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“Should we look to more of a freelance business model in the UK?"

18 July 2019, at 9:00am

Locum, locum everywhere and not an employed vet to find. How close is this to the future reality of the veterinary workforce? The current recruitment and retention crisis facing the veterinary profession raises two questions: what can we do to improve the existing situation? and are there viable alternative business models to traditional practice?

There is a lot of anecdotal discussion in the veterinary press around the rise in locums and increasing difficulty in recruiting and retaining permanent staff. However, there is a scarcity of recent data of the numbers involved.

The BVA’s collaborative research with the University of Exeter looked at factors that influence motivation, retention and satisfaction in the veterinary workplace in general and the effect of gender discrimination. The SPVS Recruitment Survey 2017 cited low wages and vets feeling stressed or undervalued as contributory factors to the recruitment crisis. We need to work on these findings and encourage flexible and supported working in order to prevent the “skills haemorrhage”.

A recent survey by recruitment agency Recruit4Vets showed a rise in the number of applicants willing to consider locum work from 63 percent in 2018 to 75 percent in 2019. The majority of practices surveyed (80 percent) reported having a locum working with them at any given time, and the majority of these (55 percent) were longer-term placements of four weeks or more. Longer-term placements are more likely to be covering for staff shortages rather than periods of leave or absence. The most commonly cited reasons for becoming a locum were flexibility (83 percent) and pay (69 percent).

Better remuneration when locuming is the bottom line that grabs attention, with a lot of vets and nurses quoting poor pay as demotivating and a reason for leaving the profession. However, by the time the additional employment benefits are totted up, locum pay doesn’t always fare so well. As an employee, businesses frequently cover the costs of professional subscriptions and professional insurance. They provide CPD allowance, pension contributions, parental leave and pay, and sickness and holiday pay. Ambulatory jobs often come with a company car and fuel allowance. Locums will have to fund this themselves and in addition, locums are more likely to require accountancy support.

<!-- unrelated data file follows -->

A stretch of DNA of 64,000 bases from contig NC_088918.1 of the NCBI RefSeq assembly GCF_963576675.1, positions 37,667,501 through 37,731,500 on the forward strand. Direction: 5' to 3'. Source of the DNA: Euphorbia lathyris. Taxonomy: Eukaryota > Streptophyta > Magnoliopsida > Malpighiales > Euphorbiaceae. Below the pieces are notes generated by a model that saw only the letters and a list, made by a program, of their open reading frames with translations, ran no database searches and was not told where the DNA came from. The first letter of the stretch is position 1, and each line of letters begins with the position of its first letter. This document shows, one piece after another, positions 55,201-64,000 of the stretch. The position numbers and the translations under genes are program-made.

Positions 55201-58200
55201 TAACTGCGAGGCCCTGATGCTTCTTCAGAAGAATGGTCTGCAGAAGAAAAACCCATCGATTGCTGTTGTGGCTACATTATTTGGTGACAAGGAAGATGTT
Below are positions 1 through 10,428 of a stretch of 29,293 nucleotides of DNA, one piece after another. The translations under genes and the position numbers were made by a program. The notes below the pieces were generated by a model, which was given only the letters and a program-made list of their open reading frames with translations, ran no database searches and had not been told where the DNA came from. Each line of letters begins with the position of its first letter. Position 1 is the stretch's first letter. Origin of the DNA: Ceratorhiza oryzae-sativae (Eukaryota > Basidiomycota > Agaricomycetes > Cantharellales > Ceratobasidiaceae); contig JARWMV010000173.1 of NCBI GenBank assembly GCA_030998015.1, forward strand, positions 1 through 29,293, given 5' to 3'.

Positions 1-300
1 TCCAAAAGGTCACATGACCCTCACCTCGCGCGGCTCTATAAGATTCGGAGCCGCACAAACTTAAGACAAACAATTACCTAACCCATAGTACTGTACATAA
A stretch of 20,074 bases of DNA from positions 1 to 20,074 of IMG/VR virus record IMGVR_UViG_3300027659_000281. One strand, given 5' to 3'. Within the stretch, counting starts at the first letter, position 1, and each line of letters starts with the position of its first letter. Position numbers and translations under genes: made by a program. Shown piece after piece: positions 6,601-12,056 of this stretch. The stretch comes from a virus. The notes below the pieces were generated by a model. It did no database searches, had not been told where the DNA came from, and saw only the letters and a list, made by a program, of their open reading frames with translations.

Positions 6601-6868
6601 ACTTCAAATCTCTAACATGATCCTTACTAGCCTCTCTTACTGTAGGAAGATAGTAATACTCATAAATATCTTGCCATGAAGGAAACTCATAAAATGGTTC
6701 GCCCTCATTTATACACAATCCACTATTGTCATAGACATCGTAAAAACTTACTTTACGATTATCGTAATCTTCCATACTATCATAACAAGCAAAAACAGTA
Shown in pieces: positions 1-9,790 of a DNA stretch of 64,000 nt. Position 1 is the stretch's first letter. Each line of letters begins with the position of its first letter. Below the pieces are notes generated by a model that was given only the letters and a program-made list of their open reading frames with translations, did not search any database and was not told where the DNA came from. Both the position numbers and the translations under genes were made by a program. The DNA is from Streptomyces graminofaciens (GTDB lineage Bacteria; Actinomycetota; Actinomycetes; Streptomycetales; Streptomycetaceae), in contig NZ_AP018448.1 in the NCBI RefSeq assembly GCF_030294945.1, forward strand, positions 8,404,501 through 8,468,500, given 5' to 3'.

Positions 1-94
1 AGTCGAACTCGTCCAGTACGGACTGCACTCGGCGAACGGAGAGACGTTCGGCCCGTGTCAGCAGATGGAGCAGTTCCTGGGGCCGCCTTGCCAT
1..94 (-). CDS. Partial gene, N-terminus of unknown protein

Employees are also heavily supported with rights against unfair dismissal and discrimination. There are fewer protections with locum work and an increased need for careful financial planning and consideration of income support protection. These additional factors should be carefully considered when calculating if locums are actually better off than employees.

Being masters of our own destiny and retaining control over work–life balance is an increasingly important motivator in modern society, with locum work often seen as the panacea. However, there can be trade-offs. There may be reduced continuity of care with long-term clients and less opportunity to develop working relationships with colleagues, clients and their pets.

Does this mean we need to look at alternatives to our business models? Should we look to more of a freelance business model in the UK? Self-employed individuals buy into shared spaces such as the chair in the hairdressing salon. Indeed, this is the most common model for dentists in the UK. Here, the surgery facilities are used and maintained by a practice owner with self-employed associates making regular payments in return for the use of the premises, equipment, materials and staff.

In our day job, this would require a deep mutual understanding of common practice scenarios, such as the unregistered emergency running in the door. Who deals with it? There would also need to be consensus with provision of out of hours care and holidays. Associate models have similar tax implications to locum work with grey areas around what is classified as off-payroll working (IR35 legislation). For both, there is a requirement to prove the possibility of substitution should the associate or locum be unable to work.

In the short term, agile veterinary businesses which can provide flexibility, support and attractive remuneration packages are more likely to recruit and retain the best staff. Moving forwards, we may have to do things differently. To quote Peter Drucker, “The best way to predict the future... is to create it."

Gudrun Ravetz is Chief Veterinary Officer for Simply Health Professionals and a BVA past president. Gudrun has worked in companion animal practice as well as in industry and management. Gudrun joined the Society of Practising Veterinary Surgeons and went on to be their President in 2012.

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